State of New York Supreme Court, Appellate Division Third Judicial Department
November 4, 2010
IN THE MATTER OF THE REHABILITATION OF FRONTIER INSURANCE COMPANY.
DIXON ELECTRIC, INC., APPELLANT;
FRONTIER INSURANCE COMPANY, RESPONDENT.
The opinion of the court was delivered by: McCarthy, J.
MEMORANDUM AND ORDER
Calendar Date: September 16, 2010
Before: Spain, J.P., Rose, Kavanagh, McCarthy and Egan Jr., JJ.
Appeal from an order of the Supreme Court (Platkin, J.), entered July 24, 2009 in Albany County, which, in a proceeding pursuant to Insurance Law article 74, granted respondent's motion to confirm the referee's report.
Petitioner entered into a contract with MC Construction, Inc. to perform electrical work on a construction project in Kentucky. Respondent issued a payment bond on the project to MC Management, Inc. Respondent later became insolvent and entered into rehabilitation pursuant to Insurance Law article 74, with the Superintendent of Insurance as rehabilitator. Petitioner filed a claim against the payment bond, which the Superintendent disallowed. After the matter was tried before a referee, the referee denied petitioner's claim on several grounds, including that petitioner failed to establish that it was a claimant as defined by the bond. Respondent moved, pursuant to CPLR 4403 and Insurance Law article 74, to confirm the referee's report and dismiss all of petitioner's claims. Supreme Court granted the motion, confirmed the report and dismissed all claims. Petitioner appeals.
Petitioner was not a proper claimant under the bond. The bond defined a claimant as "one having a direct contract with the Principal or with a subcontractor of the Principal for labor, material, or both." Petitioner's president admitted that petitioner did not have a contract with MC Management, which was the only principal named in the bond. While petitioner had a direct contract with MC Construction, the record does not contain any proof that MC Construction was a subcontractor of MC Management. Petitioner did not present proof to establish that the two corporations were alter egos, so as to pierce the corporate veil and consider MC Construction a principal under the bond. Based on the plain language of the bond, petitioner did not meet the definition of a claimant (see Lynbrook Glass & Architectural Metals Corp. v Elite Assoc., 225 AD2d 525, 526 ; Davis Acoustical Corp. v Hanover Ins. Co., 22 AD2d 843, 843 ; compare Davis Wallbridge, Inc. v Aetna Cas. & Sur. Co., 103 AD2d 1010, 1011 ).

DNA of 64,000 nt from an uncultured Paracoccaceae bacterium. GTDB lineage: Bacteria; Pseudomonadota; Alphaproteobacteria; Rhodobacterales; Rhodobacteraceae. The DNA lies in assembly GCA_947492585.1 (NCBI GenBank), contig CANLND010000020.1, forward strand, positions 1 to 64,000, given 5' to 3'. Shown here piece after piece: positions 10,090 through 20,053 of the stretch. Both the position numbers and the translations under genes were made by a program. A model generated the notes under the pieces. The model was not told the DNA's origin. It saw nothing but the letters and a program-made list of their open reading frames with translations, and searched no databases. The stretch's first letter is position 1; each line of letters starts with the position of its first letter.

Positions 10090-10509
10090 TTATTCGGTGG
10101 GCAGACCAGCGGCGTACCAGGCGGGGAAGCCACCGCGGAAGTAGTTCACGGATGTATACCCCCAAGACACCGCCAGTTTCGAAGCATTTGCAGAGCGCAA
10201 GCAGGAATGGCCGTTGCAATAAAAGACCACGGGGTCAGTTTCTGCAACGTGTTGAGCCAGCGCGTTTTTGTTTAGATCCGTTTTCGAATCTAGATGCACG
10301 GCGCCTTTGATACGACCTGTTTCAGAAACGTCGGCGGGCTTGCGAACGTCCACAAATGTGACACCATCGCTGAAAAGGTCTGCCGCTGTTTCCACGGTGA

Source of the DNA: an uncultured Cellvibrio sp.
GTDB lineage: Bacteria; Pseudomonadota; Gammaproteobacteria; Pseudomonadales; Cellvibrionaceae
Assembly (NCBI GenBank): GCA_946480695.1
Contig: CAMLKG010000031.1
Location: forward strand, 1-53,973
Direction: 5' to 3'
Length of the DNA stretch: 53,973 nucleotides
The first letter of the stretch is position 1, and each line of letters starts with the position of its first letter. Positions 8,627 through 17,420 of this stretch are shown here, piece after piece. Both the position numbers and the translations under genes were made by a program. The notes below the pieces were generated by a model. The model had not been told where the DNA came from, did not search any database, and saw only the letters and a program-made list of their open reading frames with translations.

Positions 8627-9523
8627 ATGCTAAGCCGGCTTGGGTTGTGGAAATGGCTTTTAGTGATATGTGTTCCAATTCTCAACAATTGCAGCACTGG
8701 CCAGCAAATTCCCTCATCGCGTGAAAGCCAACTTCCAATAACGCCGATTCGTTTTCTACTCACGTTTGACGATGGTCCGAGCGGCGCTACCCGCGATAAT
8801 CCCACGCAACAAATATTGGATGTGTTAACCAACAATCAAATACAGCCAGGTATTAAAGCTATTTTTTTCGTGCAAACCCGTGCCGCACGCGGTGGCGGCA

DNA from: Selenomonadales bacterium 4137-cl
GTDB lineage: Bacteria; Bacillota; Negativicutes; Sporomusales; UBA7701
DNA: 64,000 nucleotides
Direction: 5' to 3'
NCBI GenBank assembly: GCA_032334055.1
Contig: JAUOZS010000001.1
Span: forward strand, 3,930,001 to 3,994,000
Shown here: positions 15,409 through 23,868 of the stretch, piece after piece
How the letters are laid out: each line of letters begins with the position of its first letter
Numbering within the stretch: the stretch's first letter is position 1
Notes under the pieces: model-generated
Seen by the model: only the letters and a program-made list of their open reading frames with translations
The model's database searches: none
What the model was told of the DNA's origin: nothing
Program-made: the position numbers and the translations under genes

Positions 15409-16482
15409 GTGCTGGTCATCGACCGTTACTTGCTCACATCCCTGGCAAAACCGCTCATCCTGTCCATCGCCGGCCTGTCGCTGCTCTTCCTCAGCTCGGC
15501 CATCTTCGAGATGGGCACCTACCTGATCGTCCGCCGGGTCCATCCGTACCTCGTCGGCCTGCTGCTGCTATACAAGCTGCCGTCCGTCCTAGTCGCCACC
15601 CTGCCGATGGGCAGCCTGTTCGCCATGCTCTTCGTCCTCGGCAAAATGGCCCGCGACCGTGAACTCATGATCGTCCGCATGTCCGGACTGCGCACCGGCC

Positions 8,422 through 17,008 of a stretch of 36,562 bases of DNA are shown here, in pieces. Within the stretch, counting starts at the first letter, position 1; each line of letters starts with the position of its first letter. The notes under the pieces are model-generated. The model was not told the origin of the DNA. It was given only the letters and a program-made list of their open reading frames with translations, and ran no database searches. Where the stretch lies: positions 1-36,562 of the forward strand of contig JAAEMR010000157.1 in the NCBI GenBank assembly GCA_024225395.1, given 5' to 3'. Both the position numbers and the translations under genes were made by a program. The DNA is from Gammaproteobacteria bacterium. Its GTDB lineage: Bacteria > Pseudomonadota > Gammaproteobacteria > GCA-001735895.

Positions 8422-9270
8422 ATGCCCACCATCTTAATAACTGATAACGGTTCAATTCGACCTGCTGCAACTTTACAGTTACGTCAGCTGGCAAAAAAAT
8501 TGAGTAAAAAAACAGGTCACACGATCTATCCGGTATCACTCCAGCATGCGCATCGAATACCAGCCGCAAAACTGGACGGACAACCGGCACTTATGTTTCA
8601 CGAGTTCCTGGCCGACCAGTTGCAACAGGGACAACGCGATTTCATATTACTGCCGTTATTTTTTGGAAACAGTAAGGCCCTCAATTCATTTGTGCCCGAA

Petitioner may not rely on the prior default judgment issued by a Kentucky court. That judgment was entered against MC Construction, thus it does not bind respondent or its principal, MC Management (see Aetna Cas. & Sur. Co. v City of New York, 160 AD2d 561, 563 ; see also RRN Assoc. v Aetna Cas. & Sur. Co., 263 AD2d 501, 502 ). Hence, Supreme Court properly confirmed the referee's report dismissing all of petitioner's claims. The parties' remaining contentions are thus academic.
Spain, J.P., Rose, Kavanagh and Egan Jr., JJ., concur.
ORDERED that the order is affirmed, with costs.
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